The fees for a set of plastic molds may cost thousands or even hundreds of thousands of dollars. What if the products have many styles but with a small quantity? Is it alright to go for 3D printing directly?
Let’s take a look at the differences between plastic injection molding and 3D printing.
Difference on manufacturing principles
The principle of plastic injection molding is like making chocolate. After the raw materials are heated and melted, they are poured into the mold, and after cooling, it will be demolded, and comes out as a finished product. Different pigments can be added to the materials so as to have the finished products with different colors. The biggest difference for 3D printing is that it does not require exclusive molds, just like stacking building blocks, which are stacked layer by layer. Since there is no restriction of the mold mechanism, the products can be made into any shapes accordingly. For example, a closed hollow product can be made by 3D printing while it cannot be achieved by plastic injection molding.
Difference on production efficiency
Although 3D printing may help save mold costs a lot, it is not workable at all when you have to put the order into mass production. Let’s take a pen holder for example, it might take at least 2 hours to get it produced by 3D printing, while by plastic injection could just take less than 2 minutes.
Difference on surface finish
Since 3D printing is stacked layer by layer, it is normal to find fabric-like fine lines on the product surface. Unlike plastic injection molding, it can be made into different kinds of surface finish or specific pattern. Such as mirror finish, optical finish, etc.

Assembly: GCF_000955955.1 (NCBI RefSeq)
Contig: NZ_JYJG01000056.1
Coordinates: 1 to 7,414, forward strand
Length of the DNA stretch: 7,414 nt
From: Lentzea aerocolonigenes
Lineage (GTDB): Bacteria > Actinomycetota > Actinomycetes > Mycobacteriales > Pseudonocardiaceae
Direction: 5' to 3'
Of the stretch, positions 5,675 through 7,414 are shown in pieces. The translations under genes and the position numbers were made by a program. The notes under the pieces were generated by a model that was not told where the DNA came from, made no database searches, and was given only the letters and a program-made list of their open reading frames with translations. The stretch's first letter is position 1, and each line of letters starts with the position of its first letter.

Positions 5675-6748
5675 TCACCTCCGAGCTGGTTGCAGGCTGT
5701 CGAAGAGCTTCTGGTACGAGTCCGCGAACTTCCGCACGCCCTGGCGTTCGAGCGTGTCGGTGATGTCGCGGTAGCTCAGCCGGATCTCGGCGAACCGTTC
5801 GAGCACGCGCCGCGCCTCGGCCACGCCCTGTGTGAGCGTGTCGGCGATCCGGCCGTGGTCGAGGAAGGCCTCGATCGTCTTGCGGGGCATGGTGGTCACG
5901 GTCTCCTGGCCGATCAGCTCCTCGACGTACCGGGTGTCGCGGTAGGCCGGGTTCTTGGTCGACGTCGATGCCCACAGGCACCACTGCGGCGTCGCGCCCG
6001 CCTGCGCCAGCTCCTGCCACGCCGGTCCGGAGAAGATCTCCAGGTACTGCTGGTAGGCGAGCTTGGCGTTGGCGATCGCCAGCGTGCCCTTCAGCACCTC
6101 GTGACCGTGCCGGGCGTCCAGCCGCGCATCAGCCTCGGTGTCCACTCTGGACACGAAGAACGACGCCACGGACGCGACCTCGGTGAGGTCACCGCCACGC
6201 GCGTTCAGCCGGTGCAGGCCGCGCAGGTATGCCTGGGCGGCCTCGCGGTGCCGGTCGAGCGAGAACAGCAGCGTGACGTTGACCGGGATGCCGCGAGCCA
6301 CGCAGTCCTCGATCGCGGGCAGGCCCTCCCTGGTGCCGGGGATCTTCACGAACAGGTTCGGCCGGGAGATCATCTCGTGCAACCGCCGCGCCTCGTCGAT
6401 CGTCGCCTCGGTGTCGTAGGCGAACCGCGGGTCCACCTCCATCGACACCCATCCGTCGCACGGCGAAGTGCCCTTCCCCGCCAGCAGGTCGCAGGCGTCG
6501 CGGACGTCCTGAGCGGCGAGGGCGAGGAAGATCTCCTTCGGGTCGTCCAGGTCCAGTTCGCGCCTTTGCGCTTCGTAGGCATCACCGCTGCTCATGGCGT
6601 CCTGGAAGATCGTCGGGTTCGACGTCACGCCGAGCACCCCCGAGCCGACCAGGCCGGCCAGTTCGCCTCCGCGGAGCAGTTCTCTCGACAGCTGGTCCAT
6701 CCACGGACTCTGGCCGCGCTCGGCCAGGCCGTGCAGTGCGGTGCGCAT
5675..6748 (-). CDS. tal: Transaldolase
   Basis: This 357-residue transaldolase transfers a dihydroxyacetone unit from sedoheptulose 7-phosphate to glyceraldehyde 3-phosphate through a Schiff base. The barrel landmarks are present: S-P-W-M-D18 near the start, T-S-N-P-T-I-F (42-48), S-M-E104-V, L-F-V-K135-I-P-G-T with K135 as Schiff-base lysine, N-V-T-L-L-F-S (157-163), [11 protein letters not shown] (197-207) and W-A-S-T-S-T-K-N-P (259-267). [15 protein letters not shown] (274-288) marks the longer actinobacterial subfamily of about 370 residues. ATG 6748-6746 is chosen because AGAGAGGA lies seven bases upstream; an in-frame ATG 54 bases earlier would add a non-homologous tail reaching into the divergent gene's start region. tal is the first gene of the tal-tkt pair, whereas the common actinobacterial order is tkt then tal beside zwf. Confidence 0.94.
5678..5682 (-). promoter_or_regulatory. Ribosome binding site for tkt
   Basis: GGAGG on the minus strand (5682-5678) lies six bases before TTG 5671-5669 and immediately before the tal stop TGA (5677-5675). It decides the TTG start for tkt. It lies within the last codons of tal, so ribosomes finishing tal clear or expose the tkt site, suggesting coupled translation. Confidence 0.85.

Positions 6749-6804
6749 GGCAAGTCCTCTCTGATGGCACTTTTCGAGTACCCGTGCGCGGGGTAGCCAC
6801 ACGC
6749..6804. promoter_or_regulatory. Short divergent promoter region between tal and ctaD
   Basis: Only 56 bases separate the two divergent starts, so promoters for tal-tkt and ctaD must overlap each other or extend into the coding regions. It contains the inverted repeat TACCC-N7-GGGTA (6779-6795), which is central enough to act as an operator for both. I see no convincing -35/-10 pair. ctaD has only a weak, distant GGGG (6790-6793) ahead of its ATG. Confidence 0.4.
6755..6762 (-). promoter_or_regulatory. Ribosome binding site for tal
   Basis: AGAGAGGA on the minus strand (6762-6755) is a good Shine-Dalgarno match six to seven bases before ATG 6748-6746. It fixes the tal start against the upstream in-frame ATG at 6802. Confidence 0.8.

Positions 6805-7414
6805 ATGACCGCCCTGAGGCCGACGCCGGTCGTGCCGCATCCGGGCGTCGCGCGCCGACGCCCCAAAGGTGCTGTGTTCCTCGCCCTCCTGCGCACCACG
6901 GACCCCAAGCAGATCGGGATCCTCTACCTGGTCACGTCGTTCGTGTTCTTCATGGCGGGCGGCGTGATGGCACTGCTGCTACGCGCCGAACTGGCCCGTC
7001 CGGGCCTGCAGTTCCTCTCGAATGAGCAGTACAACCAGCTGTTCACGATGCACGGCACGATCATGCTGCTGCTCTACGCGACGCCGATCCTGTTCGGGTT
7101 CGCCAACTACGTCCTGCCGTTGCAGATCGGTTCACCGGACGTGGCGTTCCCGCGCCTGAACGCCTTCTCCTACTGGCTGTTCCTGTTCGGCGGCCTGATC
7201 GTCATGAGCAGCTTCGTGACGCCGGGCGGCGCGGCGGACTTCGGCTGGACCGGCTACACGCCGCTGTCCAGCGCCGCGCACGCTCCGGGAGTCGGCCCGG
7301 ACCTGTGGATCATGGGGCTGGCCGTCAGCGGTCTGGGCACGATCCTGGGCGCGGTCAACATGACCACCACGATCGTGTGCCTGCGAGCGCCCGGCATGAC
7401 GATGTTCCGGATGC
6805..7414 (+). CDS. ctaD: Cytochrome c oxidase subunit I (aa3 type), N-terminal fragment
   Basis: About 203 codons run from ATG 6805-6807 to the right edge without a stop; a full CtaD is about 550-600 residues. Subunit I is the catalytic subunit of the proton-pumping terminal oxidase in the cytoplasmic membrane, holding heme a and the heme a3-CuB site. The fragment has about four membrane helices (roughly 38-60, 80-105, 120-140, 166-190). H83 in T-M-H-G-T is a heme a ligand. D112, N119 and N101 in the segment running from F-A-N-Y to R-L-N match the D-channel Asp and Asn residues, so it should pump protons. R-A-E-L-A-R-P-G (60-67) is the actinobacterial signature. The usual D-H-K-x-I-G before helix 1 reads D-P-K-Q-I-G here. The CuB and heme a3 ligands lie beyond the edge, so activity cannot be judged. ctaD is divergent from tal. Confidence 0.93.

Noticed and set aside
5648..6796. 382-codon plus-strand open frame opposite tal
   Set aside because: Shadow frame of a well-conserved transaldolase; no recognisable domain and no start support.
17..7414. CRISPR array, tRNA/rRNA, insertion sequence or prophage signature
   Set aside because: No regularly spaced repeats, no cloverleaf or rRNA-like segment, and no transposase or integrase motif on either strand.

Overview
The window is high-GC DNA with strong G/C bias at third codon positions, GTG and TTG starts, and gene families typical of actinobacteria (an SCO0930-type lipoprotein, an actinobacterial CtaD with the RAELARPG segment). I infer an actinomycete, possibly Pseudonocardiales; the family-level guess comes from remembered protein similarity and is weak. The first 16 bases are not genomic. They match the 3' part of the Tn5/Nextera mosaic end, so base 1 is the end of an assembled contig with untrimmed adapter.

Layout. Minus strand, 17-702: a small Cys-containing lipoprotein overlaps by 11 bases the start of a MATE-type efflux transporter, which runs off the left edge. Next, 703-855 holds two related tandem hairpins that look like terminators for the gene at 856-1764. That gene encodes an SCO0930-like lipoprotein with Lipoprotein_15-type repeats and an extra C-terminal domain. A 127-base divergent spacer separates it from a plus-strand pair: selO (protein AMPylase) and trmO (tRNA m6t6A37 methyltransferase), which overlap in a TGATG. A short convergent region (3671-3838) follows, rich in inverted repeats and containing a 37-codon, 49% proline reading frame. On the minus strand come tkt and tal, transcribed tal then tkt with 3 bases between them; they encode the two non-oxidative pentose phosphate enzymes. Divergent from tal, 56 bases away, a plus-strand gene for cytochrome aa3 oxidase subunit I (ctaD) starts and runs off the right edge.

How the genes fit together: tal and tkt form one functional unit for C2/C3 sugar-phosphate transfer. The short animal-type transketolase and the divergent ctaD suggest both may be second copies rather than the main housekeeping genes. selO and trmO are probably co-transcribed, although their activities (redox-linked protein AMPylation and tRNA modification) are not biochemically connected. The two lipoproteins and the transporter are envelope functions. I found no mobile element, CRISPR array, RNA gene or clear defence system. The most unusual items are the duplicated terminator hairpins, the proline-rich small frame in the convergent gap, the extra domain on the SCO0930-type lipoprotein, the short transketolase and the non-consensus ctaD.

Difference on structural strength
Due to the tight combination of plastic materials, Injection molded products are generally more resistant to drops and impacts, while 3D printing can be relatively fragile.
Difference on cost
In the initial stage, the development cost for a mold would be relatively high, which leads to the much lower cost on raw materials and molding process. While 3D printing is a one-time custom cost, it may take hundreds of dollars or more.
In a word, Plastic injection molding would still be a preference when it comes to mass production. If you only need a very small amount of finished products, or just need to verify the product design, 3D printing will definitely be your first option.
What’s more, both 3D printing and plastic injection molding are now actually used collectively to help optimize production efficiency, which means they are complementary instead of competing technologies. Combining these two techniques should be a wise choice for molders as it can ultimately achieve better testing, manufacturing and outcomes.